Unlike most costs discussed in economics, an opportunity cost doesn’t necessarily involve money. The opportunity cost of any action is simply the next best alternative to that action: What you would have done if you didn’t make the choice that you made?
The notion of opportunity cost is critical to the idea that the true cost of anything is the sum of all the things that you have to give up.
Opportunity cost considers only the next best alternative to an action, not the entire set of alternatives, and takes into account all of the differences between the two choices.
We actually deal with the concept of opportunity cost every day. For example, options for a day off work might include going to the movies, staying home to watch a baseball game, or going out to coffee with friends. Choosing to go to the movies means the opportunity cost of that action is the second choice.
Explicit Versus Implicit Opportunity Costs
Generally, making choices includes two types of cost: explicit and implicit. Explicit costs are monetary expenses, while implicit costs are intangible and therefore hard to account for.
In some cases, such as weekend plans, the notion of opportunity cost includes only these forgone alternatives, or implicit costs.
But in others, such as a business’s profit maximization, opportunity cost refers to the difference in the total of this type of implicit cost and the more typical explicit monetary cost between the first choice and the next best alternative.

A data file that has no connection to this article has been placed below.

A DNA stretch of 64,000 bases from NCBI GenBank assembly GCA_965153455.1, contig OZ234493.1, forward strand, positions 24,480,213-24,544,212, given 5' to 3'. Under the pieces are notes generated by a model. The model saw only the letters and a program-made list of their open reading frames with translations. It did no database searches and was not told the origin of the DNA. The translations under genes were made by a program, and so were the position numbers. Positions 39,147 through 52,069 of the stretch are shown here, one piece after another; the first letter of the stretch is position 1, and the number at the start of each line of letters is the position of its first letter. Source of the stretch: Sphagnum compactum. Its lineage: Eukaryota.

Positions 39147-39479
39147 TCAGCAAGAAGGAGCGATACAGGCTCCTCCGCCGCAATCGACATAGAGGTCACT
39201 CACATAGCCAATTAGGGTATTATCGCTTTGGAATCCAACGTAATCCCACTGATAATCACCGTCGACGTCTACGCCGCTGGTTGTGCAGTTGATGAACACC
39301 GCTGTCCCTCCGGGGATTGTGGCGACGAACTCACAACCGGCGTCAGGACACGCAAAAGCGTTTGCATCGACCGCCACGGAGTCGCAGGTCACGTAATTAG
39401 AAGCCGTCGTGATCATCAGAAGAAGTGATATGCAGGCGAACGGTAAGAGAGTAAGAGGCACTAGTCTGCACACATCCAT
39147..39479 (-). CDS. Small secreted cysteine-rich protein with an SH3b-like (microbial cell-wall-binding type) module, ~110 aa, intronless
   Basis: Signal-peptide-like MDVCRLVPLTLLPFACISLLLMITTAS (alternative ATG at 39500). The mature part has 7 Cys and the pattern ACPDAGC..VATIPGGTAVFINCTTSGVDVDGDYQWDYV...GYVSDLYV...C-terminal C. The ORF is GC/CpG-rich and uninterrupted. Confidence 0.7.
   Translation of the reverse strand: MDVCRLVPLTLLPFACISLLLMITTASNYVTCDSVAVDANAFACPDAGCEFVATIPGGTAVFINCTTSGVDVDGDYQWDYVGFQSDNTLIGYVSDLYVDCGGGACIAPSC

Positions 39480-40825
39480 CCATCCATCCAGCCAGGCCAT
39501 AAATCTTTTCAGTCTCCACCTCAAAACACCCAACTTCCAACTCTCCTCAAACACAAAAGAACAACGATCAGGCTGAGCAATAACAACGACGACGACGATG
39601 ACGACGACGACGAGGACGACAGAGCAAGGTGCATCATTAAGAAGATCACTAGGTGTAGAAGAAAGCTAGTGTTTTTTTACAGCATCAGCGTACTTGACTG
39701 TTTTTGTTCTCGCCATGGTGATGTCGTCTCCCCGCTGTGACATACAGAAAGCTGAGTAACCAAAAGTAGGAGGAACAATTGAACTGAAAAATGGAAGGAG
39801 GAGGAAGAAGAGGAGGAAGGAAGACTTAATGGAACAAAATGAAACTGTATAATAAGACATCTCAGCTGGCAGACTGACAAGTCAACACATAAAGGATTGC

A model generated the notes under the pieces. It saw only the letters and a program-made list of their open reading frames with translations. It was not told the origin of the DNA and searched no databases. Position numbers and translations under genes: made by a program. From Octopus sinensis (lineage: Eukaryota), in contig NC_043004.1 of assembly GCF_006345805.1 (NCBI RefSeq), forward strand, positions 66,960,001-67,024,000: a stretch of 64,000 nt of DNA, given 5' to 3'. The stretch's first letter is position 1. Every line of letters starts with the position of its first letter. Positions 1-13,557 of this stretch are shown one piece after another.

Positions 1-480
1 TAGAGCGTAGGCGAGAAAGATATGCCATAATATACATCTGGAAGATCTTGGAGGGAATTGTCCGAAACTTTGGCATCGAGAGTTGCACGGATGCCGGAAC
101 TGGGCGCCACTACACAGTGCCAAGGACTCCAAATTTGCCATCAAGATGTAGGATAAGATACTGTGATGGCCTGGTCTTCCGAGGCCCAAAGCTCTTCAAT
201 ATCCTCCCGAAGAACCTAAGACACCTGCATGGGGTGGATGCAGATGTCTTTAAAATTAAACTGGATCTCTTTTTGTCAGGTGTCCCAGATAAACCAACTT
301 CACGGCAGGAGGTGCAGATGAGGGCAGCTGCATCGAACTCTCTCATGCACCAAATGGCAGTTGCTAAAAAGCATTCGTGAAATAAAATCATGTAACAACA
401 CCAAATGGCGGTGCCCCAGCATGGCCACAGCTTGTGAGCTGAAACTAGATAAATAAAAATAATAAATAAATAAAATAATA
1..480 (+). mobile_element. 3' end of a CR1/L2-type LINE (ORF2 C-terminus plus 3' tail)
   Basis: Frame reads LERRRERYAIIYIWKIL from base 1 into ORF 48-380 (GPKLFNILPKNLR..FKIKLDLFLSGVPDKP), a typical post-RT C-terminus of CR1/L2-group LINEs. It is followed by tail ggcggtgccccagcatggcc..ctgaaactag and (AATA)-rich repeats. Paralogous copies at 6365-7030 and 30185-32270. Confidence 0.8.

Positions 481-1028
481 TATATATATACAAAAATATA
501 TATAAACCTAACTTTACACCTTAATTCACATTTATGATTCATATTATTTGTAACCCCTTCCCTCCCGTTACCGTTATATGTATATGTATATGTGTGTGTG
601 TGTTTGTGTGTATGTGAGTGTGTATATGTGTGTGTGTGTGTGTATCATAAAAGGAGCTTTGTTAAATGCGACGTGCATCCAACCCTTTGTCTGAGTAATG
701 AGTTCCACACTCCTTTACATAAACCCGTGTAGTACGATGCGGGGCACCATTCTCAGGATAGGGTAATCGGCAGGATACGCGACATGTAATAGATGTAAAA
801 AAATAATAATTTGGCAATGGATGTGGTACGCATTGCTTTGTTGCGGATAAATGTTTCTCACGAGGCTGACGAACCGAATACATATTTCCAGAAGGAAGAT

Analyzing Opportunity Costs
The concept of opportunity cost is particularly important because, in economics, almost all business costs include some quantification of opportunity cost.
To make decisions, we must consider benefits and costs, and we often do this through marginal analysis.
Firms maximize profits by weighing marginal revenue against marginal cost.
What will make the most money when considering the operating costs?
The opportunity cost of an investment would involve the difference between the return on the chosen investment and the return on the other investment.
Likewise, individuals weigh personal opportunity costs in everyday life, and these often include as many implicit costs as explicit.
For example, weighing job offers includes analyzing more perks than just wages.
A higher-paying job isn’t always the chosen option because when you factor in benefits like health care, time off, location, work duties, and happiness, a lower-paying job might be a better fit.
In this scenario, the difference in wages would be part of the opportunity cost, but not all of it.
Likewise, working additional hours at a job offers more in wages earned but comes at the expense of more time to do things outside of work, which is an opportunity cost of employment.